عنوان مقاله [English]
Regarding to the high cost and environmental pollution due to the overuse of chemical fertilizers, an adoptable option for farmers are biofertilizers to increase crop productivity per unit area. Bio-fertilizers are essential components of organic farming that play a vital role in maintaining long-term fertility and sustainability of the soil by their ability to provide micro- and macro-nutrients and also to convert insoluble phosphorus (P) into available forms to plants. Phosphorus as an essential nutrient is often fixed by most soils and is unavailable to the plants. Therefore, application of the plant growth promoting rhizobacteria (PGPR) such as phosphate solubilizing bacteria (PSB) can be proposed as an efficient solution to provide P for plants. These microorganisms by staying on the plant roots surface through production of organic acids, vitamins and other growth promoting materials could increase grain yield (GY) in many crops. In addition, Trichoderma spp. fungus species symbiosis with plant roots and root growth stimulation could control plant pathogens by production of antibiotics, induced systemic resistance and improve plant health that are known as other plant growth promoting microorganisms. It has been reported that Trichoderma species have an ability to solubilizing soil insoluble phosphate which resulted in improving the soil fertility and plant growth as well. Wheat (Triticum aestivumL.) is an important source of human foods which its production is highly depending on the application of chemical fertilizers. Therefore, to reduce the economic and environmental problems, this study aimed to investigate the effect of Trichodermahamatum fungi along with Enterobacter sp. as a PSB on yield and yield components of wheat (cv. ‘Milan’) in different levels of phosphorus fertilizer (TSP).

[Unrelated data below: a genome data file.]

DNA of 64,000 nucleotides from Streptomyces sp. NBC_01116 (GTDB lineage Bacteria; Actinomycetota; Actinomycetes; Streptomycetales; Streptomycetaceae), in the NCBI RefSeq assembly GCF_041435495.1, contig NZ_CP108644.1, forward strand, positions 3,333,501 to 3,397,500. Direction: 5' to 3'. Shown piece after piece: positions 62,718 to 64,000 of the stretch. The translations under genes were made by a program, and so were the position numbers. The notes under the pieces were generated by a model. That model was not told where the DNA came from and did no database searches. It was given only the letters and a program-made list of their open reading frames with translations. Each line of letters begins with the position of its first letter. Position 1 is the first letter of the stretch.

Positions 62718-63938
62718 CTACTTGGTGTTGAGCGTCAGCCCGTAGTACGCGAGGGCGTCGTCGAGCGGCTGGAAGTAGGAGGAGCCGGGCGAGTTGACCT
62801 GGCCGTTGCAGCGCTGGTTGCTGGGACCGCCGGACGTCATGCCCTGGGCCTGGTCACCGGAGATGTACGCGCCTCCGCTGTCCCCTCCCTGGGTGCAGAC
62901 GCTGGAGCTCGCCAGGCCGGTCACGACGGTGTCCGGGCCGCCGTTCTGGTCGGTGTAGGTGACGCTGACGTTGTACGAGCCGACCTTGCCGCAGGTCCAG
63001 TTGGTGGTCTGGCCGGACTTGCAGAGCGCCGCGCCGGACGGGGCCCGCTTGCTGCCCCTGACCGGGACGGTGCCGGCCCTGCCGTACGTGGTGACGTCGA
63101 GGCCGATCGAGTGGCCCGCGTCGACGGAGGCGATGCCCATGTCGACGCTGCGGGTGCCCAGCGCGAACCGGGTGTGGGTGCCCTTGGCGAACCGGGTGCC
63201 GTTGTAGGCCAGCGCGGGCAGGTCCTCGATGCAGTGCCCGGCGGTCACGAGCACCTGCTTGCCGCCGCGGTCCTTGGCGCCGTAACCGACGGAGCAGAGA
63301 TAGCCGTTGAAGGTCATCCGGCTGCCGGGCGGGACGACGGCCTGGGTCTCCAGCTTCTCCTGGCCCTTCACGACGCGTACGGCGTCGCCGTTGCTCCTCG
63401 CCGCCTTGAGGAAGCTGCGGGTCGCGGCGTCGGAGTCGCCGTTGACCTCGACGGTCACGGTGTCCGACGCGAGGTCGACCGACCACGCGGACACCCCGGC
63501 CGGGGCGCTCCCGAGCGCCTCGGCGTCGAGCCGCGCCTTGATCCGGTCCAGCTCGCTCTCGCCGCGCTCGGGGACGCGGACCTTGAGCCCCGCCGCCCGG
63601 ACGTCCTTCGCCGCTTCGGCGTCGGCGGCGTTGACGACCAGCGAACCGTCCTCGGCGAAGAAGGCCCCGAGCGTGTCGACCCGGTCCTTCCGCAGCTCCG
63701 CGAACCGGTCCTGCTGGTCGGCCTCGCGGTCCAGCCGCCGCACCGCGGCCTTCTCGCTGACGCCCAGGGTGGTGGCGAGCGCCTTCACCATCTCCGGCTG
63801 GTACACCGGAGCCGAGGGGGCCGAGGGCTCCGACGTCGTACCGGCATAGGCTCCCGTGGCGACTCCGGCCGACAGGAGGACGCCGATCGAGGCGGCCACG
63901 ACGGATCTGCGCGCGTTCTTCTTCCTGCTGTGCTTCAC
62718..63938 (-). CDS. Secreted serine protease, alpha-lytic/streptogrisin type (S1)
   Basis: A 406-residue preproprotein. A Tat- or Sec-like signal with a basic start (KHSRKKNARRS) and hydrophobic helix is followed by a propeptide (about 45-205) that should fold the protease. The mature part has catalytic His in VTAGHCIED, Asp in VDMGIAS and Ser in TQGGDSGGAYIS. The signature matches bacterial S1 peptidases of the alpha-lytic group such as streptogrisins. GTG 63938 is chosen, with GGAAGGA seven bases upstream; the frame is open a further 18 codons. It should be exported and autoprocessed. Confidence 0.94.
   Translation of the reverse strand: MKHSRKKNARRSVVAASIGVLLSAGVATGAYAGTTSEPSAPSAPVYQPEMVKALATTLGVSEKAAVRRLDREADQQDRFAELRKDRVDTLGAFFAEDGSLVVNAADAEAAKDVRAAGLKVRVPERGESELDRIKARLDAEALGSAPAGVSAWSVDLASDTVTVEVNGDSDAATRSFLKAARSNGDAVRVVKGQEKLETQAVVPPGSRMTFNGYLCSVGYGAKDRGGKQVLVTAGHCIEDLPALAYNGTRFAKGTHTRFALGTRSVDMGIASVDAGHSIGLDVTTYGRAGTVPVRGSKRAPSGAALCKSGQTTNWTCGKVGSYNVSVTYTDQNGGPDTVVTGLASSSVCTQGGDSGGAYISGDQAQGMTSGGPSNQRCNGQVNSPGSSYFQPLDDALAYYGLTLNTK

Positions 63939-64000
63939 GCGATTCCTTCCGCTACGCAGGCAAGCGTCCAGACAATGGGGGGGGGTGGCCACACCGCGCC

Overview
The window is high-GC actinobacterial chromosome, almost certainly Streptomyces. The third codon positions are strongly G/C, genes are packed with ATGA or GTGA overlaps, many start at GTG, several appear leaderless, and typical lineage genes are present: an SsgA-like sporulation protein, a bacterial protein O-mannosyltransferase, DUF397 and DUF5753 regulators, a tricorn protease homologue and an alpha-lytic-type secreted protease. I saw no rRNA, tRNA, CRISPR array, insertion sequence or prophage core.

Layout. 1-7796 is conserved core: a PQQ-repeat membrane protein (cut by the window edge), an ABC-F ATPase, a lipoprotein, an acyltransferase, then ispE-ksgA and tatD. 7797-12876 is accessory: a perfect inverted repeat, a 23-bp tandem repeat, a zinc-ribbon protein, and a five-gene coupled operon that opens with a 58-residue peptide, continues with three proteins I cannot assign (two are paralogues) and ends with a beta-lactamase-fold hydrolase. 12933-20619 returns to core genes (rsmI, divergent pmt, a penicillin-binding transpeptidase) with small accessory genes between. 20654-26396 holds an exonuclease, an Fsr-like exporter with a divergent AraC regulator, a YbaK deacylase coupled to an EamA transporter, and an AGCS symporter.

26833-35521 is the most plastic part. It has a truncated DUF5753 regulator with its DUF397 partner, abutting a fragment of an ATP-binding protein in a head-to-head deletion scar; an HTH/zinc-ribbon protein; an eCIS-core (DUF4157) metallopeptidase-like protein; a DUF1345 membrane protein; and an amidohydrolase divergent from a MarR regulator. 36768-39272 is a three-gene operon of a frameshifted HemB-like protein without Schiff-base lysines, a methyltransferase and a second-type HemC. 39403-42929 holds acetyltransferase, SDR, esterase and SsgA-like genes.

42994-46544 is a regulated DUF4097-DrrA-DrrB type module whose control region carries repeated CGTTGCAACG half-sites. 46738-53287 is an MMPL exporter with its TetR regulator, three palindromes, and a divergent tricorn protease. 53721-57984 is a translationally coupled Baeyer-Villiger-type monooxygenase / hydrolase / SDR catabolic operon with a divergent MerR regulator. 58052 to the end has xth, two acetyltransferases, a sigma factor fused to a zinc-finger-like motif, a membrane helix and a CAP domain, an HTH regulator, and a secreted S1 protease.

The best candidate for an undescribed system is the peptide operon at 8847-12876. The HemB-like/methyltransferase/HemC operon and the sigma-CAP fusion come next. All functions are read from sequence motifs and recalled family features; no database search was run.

Materials and Methods
A field experiment was conducted in Mazandaran province (Sari city, located at 36°38' N, 53°32' E and 13.5 m asl) in 2014-15. The experiment was carried out in a factorial split plot arrangement based on a randomized complete blocks design with three replications.Three levels of triple super phosphate (TSP; zero, 50 and 100 kg ha-1) were used as the main plot and both fungal (inoculation with Trichodermahamatum and uninoculated control) and phosphate solubilizing bacteria (PSB) inoculations (inoculation with Enterobacter sp. and uninoculated control), were served as the sub-plots. In this experiment, the traits related to yield and yield components including number of spikes per square meter, grain number and grain weight per spike, straw yield and biological yield, grain yield (t.ha-1), harvest index and 1000-grain weight (g) were measured. Finally, data analysis was performed using SAS 9.1 and means were compared by the least significant difference (LSD) test at a 5% level of probability.
Results and Discussion
The results indicated that the effect of both Trichodermahamatum and Enterobacter sp. were statistically significant on yield and yield components of wheat. GY increased from 2.66 to 3.45 (29.69%), 3.19 to 3.79 (18.80%) and 3.34 to 4.39 t.ha-1 (31.43%) for 0, 50 and 100 kg.ha-1 of TSP, respectively, when Trichodermahamatumwas used separately. In contrast, single PSB inoculation increased GY from 2.66 to 3.37 (21.06%), 3.19 to 3.46 (8.46%) and 3.34 to 5.10 t.ha-1 (52.69%) when applied 0, 50 and 100 kg.ha-1 of TSP, respectively. Simultaneous application of these microorganisms significantly increased GY from 2.66 to 3.78 (42.10%), from 3.19 to 3.85 (20.68%) and from 3.34 to 4.48 t.ha-1 (34.13%) for 0, 50 and 100 kg.ha-1 of TSP, respectively.
The result of this study clearly indicate that presence of both Trichodermahamatum and Enterobacter sp. along with different levels of TSP can increase yield and yield components of wheat as compared to the application of TSP alone (without Trichodermahamatum and Enterobacter sp.).
This study was supported by a grant from the Genetics and Agricultural Biotechnology Institute of Tabarestan and Sari Agricultural Sciences and Natural Resources University, Iran. The authors thank Mr. FarzinGoran for his assistance in the field experiment.